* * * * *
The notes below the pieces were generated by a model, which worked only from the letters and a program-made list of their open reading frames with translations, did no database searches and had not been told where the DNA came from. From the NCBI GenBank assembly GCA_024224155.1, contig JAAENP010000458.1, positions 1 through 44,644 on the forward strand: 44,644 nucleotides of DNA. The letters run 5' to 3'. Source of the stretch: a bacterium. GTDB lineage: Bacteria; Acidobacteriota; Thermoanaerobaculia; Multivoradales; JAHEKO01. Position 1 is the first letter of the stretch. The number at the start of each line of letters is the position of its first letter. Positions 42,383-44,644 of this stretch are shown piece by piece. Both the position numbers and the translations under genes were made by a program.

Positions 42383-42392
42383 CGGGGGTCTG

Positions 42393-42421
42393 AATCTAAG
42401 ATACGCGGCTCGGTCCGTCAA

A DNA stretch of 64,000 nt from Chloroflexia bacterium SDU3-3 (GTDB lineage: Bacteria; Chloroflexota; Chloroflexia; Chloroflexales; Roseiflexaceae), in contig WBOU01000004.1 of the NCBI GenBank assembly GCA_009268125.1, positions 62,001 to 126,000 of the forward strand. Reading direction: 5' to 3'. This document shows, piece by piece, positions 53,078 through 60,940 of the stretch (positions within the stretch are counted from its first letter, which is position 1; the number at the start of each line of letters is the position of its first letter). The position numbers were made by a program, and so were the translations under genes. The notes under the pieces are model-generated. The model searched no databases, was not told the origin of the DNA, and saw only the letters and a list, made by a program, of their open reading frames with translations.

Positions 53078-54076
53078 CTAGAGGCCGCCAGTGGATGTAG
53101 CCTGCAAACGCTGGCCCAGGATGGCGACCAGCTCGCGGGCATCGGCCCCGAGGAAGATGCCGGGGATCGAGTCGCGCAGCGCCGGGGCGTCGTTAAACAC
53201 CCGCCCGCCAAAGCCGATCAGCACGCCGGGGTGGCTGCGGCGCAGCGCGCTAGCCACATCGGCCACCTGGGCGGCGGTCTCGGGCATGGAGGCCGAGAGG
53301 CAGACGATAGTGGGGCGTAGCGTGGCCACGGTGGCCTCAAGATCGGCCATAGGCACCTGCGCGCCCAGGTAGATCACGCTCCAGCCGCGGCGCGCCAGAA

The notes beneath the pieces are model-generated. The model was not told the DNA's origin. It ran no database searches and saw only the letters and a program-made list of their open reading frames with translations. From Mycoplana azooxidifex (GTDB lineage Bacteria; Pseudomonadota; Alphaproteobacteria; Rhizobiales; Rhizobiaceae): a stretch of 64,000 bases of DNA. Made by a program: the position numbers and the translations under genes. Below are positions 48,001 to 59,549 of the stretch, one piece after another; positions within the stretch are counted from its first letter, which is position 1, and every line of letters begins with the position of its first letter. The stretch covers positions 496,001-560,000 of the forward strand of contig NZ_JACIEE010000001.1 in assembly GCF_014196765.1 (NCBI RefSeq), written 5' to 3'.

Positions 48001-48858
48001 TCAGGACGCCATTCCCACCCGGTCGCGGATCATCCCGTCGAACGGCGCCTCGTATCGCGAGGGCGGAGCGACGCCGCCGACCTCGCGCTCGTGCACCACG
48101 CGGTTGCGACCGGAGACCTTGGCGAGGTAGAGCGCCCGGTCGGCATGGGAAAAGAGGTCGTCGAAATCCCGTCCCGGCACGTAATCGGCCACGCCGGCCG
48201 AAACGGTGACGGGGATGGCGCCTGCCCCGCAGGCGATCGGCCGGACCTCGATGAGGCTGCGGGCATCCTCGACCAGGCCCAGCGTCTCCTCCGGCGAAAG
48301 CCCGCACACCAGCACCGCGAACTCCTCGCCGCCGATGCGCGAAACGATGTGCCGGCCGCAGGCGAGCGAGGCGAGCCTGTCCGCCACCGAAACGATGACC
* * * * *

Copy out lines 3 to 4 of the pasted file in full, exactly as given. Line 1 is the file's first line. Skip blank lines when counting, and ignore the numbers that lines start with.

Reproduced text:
42383 CGGGGGTCTG

Positions 42393-42421